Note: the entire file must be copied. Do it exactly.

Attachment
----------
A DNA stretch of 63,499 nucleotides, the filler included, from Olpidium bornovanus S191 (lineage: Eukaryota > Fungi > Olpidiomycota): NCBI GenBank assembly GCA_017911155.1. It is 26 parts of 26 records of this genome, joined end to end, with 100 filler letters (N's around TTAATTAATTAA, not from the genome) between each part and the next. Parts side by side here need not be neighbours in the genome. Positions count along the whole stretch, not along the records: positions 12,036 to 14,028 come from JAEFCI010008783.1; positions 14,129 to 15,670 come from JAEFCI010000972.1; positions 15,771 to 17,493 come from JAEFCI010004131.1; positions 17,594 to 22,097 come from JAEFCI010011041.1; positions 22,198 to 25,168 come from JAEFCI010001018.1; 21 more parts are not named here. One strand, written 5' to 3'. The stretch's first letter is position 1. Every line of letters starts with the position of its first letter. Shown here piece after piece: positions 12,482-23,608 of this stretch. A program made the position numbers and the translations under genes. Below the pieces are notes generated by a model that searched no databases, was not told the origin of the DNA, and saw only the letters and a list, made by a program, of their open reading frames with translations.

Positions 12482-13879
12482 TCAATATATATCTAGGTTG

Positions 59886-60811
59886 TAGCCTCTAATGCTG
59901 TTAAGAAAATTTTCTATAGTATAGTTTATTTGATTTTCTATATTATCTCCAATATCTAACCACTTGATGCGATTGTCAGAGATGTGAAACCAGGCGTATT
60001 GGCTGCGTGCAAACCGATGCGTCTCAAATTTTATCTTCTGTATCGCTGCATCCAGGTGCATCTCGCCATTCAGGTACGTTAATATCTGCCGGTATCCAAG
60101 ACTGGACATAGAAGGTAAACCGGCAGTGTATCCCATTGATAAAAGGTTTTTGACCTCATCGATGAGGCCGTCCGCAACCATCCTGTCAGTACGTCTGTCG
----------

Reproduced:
A DNA stretch of 63,499 nucleotides, the filler included, from Olpidium bornovanus S191 (lineage: Eukaryota > Fungi > Olpidiomycota): NCBI GenBank assembly GCA_017911155.1. It is 26 parts of 26 records of this genome, joined end to end, with 100 filler letters (N's around TTAATTAATTAA, not from the genome) between each part and the next. Parts side by side here need not be neighbours in the genome. Positions count along the whole stretch, not along the records: positions 12,036 to 14,028 come from JAEFCI010008783.1; positions 14,129 to 15,670 come from JAEFCI010000972.1; positions 15,771 to 17,493 come from JAEFCI010004131.1; positions 17,594 to 22,097 come from JAEFCI010011041.1; positions 22,198 to 25,168 come from JAEFCI010001018.1; 21 more parts are not named here. One strand, written 5' to 3'. The stretch's first letter is position 1. Every line of letters starts with the position of its first letter. Shown here piece after piece: positions 12,482-23,608 of this stretch. A program made the position numbers and the translations under genes. Below the pieces are notes generated by a model that searched no databases, was not told the origin of the DNA, and saw only the letters and a list, made by a program, of their open reading frames with translations.

Positions 12482-13879
12482 TCAATATATATCTAGGTTG

Positions 59886-60811
59886 TAGCCTCTAATGCTG
59901 TTAAGAAAATTTTCTATAGTATAGTTTATTTGATTTTCTATATTATCTCCAATATCTAACCACTTGATGCGATTGTCAGAGATGTGAAACCAGGCGTATT
60001 GGCTGCGTGCAAACCGATGCGTCTCAAATTTTATCTTCTGTATCGCTGCATCCAGGTGCATCTCGCCATTCAGGTACGTTAATATCTGCCGGTATCCAAG
60101 ACTGGACATAGAAGGTAAACCGGCAGTGTATCCCATTGATAAAAGGTTTTTGACCTCATCGATGAGGCCGTCCGCAACCATCCTGTCAGTACGTCTGTCG